I’ve become addicted to these book tags recently, so once I saw this one at Suzy’s Cozy World I decided to try my hand at it: bookish fun is the best kind of fun after all!
Let’s dive in…
PAST VILLAGER: Who is a character you found when you were younger that still has a place in your heart?
That might very well be the lady Jessica, from Frank Herbert’s DUNE: where I was always captivated by the concept of the Bene Gesserit Sisterhood, I loved how she would defy her training and the Sisterhood’s goals out of love for her mate and her son. Given the time in which the original Dune was written, Jessica represents a breakthrough in the depiction of female characters.
This art concept of Lady Jessica comes from Mindofka at Deviantart.
BLATHER’S BLATHERINGS: Recommend a historical fiction book that you think everybody should read.
For this I will need to go back several decades in my reading history and mention the amazing books from Finnish author Mika Waltari, starting with The Egyptian and moving on to The Etruscan and The Roman: although the details of those stories have become quite blurred by time, I remember them as very engrossing reads and as fascinating windows on the depicted cultures.
CELESTE’S WISH: What is a future book release you wish you could read now?
That would be, without doubt, the ninth and final book of The Expanse, by James S.A. Corey: this book has no title yet, nor a publication date, but I’m beyond curious to see how the authors will wrap up this amazing space opera series, although I will be very, very, very sad to bid my farewells to the characters I have come to appreciate and love.
TIMMY & TOMMY: What is your favorite sibling relationship in a book?
Even though they are not related by blood, Locke Lamora and Jean Tannen, as the only two surviving members of the thieves’ family built by Father Chains, are as close as brothers, not just in spite of their differences but because of them, given that their personalities compensate for each other’s faults. Their ties of brotherhood and the rarely expressed but very strong bond of love between them is one of the best features of their story.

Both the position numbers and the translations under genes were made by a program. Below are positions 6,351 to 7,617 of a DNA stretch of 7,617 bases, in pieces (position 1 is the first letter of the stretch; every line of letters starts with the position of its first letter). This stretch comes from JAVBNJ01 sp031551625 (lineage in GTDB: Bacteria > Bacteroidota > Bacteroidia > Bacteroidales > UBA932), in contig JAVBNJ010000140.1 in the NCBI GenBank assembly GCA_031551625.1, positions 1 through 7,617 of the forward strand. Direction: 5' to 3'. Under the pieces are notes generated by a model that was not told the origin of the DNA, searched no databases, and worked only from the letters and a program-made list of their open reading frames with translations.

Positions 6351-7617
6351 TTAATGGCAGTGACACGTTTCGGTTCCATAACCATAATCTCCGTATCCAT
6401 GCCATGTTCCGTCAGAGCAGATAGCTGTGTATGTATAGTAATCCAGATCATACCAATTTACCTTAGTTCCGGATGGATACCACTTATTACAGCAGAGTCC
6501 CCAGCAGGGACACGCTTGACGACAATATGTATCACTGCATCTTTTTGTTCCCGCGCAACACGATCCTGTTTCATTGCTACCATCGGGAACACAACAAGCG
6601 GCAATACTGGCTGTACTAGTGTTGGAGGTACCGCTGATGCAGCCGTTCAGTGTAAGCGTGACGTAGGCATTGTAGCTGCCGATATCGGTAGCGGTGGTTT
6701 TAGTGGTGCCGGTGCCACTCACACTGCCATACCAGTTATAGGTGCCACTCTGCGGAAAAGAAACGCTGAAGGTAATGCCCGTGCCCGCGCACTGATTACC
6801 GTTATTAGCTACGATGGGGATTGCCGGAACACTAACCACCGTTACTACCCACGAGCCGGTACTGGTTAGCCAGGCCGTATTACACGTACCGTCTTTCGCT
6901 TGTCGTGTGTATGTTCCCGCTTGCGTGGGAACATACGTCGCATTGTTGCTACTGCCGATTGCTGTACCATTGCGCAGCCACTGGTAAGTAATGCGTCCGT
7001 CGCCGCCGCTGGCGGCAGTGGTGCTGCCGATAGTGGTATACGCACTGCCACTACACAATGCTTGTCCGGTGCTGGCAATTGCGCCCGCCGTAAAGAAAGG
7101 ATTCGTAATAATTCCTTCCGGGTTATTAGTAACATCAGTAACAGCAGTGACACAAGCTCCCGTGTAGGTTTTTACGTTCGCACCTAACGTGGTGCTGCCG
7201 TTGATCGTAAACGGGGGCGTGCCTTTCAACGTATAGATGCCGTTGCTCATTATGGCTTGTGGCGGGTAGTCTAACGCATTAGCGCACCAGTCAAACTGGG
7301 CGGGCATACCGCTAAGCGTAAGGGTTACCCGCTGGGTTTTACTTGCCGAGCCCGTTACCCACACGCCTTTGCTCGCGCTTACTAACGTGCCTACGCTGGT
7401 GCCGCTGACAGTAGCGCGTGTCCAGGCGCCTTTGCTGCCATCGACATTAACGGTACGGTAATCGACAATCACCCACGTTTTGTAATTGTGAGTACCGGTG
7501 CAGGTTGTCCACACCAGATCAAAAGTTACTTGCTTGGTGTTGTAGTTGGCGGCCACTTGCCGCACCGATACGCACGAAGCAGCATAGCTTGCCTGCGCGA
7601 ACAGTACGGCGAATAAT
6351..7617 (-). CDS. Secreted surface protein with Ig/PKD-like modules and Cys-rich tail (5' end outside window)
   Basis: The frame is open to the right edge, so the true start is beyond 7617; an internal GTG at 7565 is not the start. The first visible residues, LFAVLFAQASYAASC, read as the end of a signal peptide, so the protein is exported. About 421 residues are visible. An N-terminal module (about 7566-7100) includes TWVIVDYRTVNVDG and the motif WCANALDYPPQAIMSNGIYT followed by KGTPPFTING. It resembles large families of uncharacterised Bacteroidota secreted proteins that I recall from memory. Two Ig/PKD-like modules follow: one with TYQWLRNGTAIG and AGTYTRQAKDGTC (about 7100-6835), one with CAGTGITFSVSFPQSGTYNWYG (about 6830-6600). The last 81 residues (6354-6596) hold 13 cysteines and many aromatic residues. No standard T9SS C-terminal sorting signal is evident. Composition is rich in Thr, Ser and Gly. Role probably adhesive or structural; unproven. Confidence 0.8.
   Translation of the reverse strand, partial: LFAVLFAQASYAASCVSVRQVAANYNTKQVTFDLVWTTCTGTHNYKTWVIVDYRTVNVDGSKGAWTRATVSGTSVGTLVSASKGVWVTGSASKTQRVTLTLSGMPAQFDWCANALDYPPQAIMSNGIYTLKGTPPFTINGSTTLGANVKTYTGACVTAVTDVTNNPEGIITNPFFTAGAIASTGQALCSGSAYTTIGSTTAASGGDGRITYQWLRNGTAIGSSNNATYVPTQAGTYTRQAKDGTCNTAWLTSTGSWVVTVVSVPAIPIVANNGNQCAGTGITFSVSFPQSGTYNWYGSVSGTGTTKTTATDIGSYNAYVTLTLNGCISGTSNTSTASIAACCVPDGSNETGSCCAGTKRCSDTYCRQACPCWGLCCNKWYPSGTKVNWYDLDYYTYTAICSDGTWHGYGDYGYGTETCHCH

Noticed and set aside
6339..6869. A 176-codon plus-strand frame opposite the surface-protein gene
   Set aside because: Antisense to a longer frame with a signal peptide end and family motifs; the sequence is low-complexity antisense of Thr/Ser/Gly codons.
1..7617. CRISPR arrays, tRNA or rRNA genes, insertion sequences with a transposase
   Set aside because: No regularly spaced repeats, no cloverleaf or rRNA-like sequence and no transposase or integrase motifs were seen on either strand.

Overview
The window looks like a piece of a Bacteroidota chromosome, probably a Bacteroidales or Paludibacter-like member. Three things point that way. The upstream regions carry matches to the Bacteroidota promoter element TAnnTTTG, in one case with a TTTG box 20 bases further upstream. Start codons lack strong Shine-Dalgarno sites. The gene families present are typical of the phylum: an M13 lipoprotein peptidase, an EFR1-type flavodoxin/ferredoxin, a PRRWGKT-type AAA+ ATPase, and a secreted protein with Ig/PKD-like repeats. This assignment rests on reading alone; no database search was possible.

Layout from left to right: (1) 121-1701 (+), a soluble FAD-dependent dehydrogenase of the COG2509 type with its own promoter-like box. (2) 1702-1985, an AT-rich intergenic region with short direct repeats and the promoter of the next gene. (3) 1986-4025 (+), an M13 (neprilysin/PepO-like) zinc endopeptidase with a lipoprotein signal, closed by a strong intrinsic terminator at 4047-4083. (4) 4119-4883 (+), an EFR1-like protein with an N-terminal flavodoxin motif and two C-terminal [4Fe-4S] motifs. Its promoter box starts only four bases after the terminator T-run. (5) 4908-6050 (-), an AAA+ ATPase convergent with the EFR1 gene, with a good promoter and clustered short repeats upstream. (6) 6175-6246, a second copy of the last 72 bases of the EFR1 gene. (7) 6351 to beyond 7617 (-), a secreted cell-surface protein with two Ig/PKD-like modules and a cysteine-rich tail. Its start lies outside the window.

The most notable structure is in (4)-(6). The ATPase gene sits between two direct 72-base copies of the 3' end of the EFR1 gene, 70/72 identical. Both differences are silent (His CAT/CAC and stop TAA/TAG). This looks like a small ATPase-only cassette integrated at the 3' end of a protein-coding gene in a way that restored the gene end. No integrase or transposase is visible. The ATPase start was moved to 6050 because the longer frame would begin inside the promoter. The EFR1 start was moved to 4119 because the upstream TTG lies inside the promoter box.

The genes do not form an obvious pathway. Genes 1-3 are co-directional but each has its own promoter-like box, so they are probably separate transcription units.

THE EASTER BUNNY: A popular book character that you’re not a big fan of.
I will have to risk the ire of many of my fellow bloggers here but I have to point my finger at Mark Watney from Andy Weir’s The Martian: I found the overall tone in the chronicle of his survival on Mars to be too cheeky and frivolous to really endear the character to me, and while I could understand the need to keep his spirits up in a very dire situation, there was not enough introspection to balance out the flippancy. For once, I found out that the movie was better than the book in this respect…
NOOK’S LOANS: An author you’d give all your money to.
There are several authors on my “automatic buy” list and there are too many of them for me to choose from, so I would find it very difficult to have to play the game of favorites here…
THE SISTERS ABLE: What is your favorite fictional family (found or otherwise)?
This is an easy one: for me THE fictional family is represented by the Fellowship of the Ring – a group of people united by a common goal and becoming closer than family through shared dangers. It’s a theme I encountered often in my reading, but the Fellowship was my very first example and they will always be at the top of my preferences.
IT’S A C+: What is a book trope you don’t like that keeps popping up?
Insta-love and love triangles rate very high in my catalog of tropes that tend to make me run for the hills at high speed, but there is one that annoys me to no end: a main character who looks unassuming and is shortly revealed as gifted with incredible powers, or who transforms from wallflower to hero/heroine practically overnight. What is otherwise labeled as “Mary Sue”…
THE WANDERING CAMEL: What is your favorite book set in a land far away from yours?
I will have to mention Dune again: what could be more fascinating than a world covered in endless deserts and scoured by killer winds, where you have to wear a specially designed suit to reclaim drinking water from your body and where giant worms roam the sands? Dune fired my imagination from the first time I read it, and it still holds a special place in it.
WHAT WOULD DODOS DO?: A fictional land you wish you could fly away to at any moment?
Middle Earth, of course! And the beauty of it is that I actually could do that, since we all know that it’s located in New Zealand… 😉
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